"Wilson's mission was created after an early 2002 report by the Italian intelligence service about attempted uranium purchases from Niger, derived from forged documents prepared by what the CIA calls a "con man." This misinformation, peddled by Italian journalists, spread through the U.S. government. The White House, State Department and Pentagon, and not just Vice President Dick Cheney, asked the CIA to look into it."
The forged documents did not make their way to the White House by way of a few journalists peddling misinformation. The forgeries ended up in the hands of the same people who were responsible for their origin, officials at the highest level of Bush administration.
On August 1 and 2, 2004, both the Sunday Times and Financial Times in the UK reported that a con-man by the name of Rocco Martino admitted that he was involved in disseminating the false stories and documents but said the US and Italian governments were behind the disinformation operation.
"It's true, I had a hand in the dissemination of those documents," Martino said, "but I was duped."
"Both Americans and Italians were involved behind the scenes," he said. "It was a disinformation operation."
In July 2005, an Italian parliamentary report was issued on the forged documents and listed the 4 men likely involved as: Michael Ledeen, Dewey Clarridge (CIA operative in Iran-Contra Affair), Ahmed Chalabi, and Francis Brookes (member of a "public relations" body formed by the Pentagon to promote Chalabi and the Iraqi National Congress).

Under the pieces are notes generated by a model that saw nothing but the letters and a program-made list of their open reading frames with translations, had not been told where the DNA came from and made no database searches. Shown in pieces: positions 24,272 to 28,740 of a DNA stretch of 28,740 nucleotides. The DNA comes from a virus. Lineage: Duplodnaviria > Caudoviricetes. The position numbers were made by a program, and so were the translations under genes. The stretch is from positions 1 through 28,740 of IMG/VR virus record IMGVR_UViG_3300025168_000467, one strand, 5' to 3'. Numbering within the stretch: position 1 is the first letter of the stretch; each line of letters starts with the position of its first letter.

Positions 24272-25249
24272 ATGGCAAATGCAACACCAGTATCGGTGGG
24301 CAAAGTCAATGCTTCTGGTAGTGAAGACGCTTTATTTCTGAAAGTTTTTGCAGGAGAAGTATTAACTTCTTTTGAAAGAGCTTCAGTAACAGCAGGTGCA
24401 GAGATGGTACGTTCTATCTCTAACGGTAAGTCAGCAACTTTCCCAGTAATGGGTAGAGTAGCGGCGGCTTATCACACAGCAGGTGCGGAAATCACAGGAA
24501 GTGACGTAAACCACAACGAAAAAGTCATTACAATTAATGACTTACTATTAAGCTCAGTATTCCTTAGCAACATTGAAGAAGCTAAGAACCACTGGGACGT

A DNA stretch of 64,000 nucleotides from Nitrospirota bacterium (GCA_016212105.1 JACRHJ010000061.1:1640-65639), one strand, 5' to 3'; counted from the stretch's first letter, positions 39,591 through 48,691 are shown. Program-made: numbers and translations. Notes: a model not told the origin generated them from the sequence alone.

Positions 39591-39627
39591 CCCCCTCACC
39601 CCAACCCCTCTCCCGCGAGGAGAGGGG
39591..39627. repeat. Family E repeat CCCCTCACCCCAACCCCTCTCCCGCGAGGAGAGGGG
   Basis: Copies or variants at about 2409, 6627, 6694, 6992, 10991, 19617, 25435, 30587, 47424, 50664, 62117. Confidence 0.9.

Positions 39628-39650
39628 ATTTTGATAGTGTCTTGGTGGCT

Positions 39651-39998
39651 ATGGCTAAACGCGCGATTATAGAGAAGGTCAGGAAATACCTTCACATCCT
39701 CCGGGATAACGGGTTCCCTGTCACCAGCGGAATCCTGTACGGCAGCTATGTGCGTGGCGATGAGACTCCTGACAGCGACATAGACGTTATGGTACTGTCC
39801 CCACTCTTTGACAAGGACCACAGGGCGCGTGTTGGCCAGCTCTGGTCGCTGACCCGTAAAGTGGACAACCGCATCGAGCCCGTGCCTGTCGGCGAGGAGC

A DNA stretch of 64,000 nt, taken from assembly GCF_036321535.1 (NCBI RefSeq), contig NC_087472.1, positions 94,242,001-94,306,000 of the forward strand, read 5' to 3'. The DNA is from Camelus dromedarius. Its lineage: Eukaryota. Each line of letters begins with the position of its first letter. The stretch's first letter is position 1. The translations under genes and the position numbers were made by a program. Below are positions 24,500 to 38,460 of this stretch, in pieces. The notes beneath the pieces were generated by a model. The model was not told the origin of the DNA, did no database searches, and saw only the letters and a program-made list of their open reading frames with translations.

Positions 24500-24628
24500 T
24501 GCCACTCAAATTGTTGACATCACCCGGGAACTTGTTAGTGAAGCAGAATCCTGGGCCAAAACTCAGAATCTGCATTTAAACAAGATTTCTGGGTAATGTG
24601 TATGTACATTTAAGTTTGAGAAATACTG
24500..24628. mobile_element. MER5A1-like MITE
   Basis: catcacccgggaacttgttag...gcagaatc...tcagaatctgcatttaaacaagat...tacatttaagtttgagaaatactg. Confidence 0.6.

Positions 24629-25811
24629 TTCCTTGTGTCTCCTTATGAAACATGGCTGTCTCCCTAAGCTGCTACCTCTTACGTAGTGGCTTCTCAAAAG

The report said the forgeries may have been planned at a meeting in Rome in December 2001, attended by Ledeen and Larry Franklin.
Franklin is the Pentagon Iran analyst who earned a lengthily prison sentence last year for passing classified information to former officials with the pro-Israel lobby group AIPAC. Franklin worked closely with Paul Wolfowitz and Douglas Feith in the Office of Special Plans whose main purpose was to manufacture bogus intelligence to bolster the case for war.
On April 12, 2005, the Al Jazeera news organization reported that when the former CIA head of counter-terrorism, Vincent Cannistaro, was asked whether Michael Ledeen had been the one who produced the forged documents, he replied, "You'd be very close."
In holding off on charging Rove, it may just be that Fitzgerald is looking at much bigger fish to fry. On October 23, 2005, UPI editor Martin Walker cited "NATO intelligence sources" as saying, "Fitzgerald's team of investigators has sought and obtained documentation on the forgeries from the Italian government. "
The special prosecutor's team is said to have been provided with the full report on the Italian parliamentary inquiry into the forgeries.
"This opens the door to what has always been the most serious implication of the CIA leak case, " UPI explains, "that the Bush administration could face a brutally damaging and public inquiry into the case for war against Iraq being false or artificially exaggerated."
With any luck, Fitzgerald will do the right thing and file criminal charges against all of the high-level officials involved in the fabrication and dissemination of bogus intelligence that convinced Americans to allow Bush to wage the ill-fated war against Iraq. Hopefully, starting with the guy sitting in the oval office.